Kristina Kim

Last May, the Yale men’s lacrosse team captured its third Ivy League Tournament title in four years in a thrilling 11–10 victory over Princeton. Less than a week later, Yale fell in devastating fashion to the sixth-seeded Maryland in the first round of the NCAA tournament despite holding a three-goal lead with seven minutes to play.

The 2016 Bulldogs are simultaneously hoping to build on last season’s successes while remaining motivated by their disappointing finish to last season.

“I would say our greatest strength is the unselfishness of our team,” Yale head coach Andy Shay said. “We have a number of players who aren’t concerned about individual accolades, and I think that goes a long way.”

The team will be led by captain and defender Michael Quinn ’16, who received All-Ivy First Team honors a year ago and was recently named a preseason All-American by Inside Lacrosse magazine.

Quinn is not alone in receiving early attention; the team as a whole is ranked ninth in the nation according to the USILA/Nike Preseason Coaches Poll. The ranking is the highest among all Ivy teams, and other publications such as Lacrosse Magazine have tabbed Yale as the favorite to win the Ivy League title.

While the Bulldogs did win the Ivy Tournament, they finished in a tie for fourth in the regular season with a 3–3 record. However, this year’s team has more ambitious goals than capturing the conference championship.

“Five to 10 years ago, making the NCAA Tournament was the goal,” midfielder Michael Bonacci ’16 said. “This season, our goal is to win the National Championship.”

At the same time, the team is not overlooking any opponents. Shay said that the team remains focused on “winning the next game,” a sentiment shared by his players.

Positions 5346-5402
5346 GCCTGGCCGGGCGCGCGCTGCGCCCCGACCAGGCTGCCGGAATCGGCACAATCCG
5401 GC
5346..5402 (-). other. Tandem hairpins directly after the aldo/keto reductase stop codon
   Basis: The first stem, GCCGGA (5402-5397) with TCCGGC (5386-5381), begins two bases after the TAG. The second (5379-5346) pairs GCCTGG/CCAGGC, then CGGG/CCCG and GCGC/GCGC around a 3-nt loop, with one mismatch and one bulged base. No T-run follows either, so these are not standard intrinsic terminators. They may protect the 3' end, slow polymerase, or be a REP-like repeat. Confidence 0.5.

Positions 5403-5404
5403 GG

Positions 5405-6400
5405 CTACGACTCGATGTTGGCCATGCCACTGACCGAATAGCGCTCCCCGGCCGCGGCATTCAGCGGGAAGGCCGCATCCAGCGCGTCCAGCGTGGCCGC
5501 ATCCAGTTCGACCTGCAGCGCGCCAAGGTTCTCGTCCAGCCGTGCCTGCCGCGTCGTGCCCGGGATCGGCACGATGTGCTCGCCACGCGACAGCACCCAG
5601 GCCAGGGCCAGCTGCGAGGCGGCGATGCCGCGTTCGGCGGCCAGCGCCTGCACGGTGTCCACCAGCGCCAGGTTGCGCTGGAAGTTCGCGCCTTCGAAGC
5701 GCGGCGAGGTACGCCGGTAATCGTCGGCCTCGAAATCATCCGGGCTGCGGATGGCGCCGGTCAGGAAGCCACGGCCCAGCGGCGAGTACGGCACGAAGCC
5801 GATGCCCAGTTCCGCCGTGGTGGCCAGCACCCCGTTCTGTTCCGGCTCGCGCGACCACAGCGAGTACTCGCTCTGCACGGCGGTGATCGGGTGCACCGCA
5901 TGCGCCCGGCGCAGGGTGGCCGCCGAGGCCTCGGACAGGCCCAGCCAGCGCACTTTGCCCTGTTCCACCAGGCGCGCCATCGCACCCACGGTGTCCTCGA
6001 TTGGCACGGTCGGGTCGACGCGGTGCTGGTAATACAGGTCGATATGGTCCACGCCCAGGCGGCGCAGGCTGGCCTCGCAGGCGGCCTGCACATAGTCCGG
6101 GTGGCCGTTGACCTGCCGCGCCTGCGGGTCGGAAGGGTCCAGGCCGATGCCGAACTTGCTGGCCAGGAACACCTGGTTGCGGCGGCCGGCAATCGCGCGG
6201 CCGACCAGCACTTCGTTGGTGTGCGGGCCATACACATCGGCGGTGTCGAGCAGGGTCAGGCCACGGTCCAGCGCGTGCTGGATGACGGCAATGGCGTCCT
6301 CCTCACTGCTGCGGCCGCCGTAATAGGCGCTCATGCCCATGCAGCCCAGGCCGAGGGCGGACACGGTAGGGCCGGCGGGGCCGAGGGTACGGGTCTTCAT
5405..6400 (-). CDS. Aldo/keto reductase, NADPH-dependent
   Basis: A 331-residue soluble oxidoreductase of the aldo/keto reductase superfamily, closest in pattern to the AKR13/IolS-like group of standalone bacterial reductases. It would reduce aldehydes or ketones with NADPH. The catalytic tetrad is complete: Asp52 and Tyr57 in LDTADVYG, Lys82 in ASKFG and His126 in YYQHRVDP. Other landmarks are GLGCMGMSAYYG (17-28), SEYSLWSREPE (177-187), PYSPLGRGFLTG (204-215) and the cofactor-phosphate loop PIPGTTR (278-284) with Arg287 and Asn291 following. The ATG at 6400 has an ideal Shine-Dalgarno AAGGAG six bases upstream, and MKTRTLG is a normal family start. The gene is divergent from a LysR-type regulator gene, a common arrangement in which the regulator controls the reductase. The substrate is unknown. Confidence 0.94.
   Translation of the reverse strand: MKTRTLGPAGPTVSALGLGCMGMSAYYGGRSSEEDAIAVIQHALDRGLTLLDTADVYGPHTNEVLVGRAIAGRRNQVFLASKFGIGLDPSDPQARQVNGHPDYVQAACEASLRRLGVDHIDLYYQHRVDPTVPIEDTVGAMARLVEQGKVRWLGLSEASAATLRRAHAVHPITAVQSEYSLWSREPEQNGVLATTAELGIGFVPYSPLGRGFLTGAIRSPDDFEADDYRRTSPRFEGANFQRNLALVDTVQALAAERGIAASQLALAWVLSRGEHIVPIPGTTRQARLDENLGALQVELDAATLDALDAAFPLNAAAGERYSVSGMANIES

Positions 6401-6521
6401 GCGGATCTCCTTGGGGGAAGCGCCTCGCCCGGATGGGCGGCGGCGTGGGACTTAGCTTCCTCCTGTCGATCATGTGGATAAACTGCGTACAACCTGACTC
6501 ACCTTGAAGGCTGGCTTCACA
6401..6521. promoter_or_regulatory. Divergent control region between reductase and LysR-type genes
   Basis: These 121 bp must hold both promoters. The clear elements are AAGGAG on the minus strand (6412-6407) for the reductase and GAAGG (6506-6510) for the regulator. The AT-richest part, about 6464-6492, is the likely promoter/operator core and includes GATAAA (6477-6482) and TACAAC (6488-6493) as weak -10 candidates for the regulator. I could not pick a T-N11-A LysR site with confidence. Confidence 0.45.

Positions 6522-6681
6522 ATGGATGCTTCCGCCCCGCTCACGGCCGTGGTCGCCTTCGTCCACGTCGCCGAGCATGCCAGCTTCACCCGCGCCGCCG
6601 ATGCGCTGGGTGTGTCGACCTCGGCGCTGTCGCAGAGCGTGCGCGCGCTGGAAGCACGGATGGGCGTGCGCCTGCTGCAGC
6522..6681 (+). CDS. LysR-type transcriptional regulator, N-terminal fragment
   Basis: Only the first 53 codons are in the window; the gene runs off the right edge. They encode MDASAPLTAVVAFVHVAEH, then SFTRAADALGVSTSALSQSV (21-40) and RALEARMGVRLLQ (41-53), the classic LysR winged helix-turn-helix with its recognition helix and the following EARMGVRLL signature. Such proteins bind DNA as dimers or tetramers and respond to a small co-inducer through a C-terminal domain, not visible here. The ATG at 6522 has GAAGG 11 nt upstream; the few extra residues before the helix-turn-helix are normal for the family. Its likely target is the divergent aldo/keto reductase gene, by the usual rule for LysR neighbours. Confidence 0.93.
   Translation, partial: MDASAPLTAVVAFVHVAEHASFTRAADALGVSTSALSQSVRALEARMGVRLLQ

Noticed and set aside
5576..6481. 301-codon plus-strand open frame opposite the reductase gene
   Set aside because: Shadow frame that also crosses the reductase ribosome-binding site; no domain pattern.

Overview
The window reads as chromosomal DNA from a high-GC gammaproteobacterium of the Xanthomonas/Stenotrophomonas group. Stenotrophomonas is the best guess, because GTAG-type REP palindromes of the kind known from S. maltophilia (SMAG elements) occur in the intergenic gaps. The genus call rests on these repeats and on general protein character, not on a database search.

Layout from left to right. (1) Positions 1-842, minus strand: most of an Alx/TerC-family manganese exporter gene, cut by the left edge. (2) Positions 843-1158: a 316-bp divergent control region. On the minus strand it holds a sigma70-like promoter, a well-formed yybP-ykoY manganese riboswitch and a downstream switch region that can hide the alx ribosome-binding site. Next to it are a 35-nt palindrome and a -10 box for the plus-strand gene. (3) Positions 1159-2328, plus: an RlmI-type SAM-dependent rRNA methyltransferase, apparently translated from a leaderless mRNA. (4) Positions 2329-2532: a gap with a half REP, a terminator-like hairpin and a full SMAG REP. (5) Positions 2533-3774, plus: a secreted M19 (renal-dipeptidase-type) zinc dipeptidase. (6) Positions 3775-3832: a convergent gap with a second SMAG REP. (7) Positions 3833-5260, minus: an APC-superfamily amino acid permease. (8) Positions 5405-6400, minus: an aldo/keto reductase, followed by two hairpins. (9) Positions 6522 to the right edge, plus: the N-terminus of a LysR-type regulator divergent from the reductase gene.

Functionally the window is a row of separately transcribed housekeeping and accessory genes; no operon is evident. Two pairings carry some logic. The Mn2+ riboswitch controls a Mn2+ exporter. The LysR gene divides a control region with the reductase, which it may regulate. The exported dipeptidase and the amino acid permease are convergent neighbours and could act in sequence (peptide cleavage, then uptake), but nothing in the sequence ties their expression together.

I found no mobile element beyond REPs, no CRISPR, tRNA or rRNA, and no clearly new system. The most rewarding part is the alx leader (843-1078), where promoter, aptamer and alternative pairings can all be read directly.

In a schedule that includes five ranked opponents — three in the conference — the team understands that nothing has been accomplished yet.

“We haven’t won a game yet. This is a new team and a new year,” Bonacci said.

Offensively, the Bulldogs will have to reinvent themselves after the graduation of attackman Conrad Oberbeck ’15. Culminating with being honored as the Most Outstanding Player of the Ivy League Tournament, Oberbeck scored 39 goals last year in the regular season. Oberbeck also added a team-high 23 assists for a total of 62 points, fourth best in the Ivy League.

However, Shay said his team is accustomed to replacing lost production.

“Conrad stepped up when other guys … graduated. We expect the same increased role from a host of other players,” Shay said. “We may be a slightly different offense this year. It is all a work in progress, but we are used to replacing strong players.”

Last season, the Bulldogs replaced star attackman Brandon Mangan ’14, who tallied 45 points his senior year; two years ago, the team replaced attackman Kirby Zdrill ’13, who scored 30 goals in his final campaign.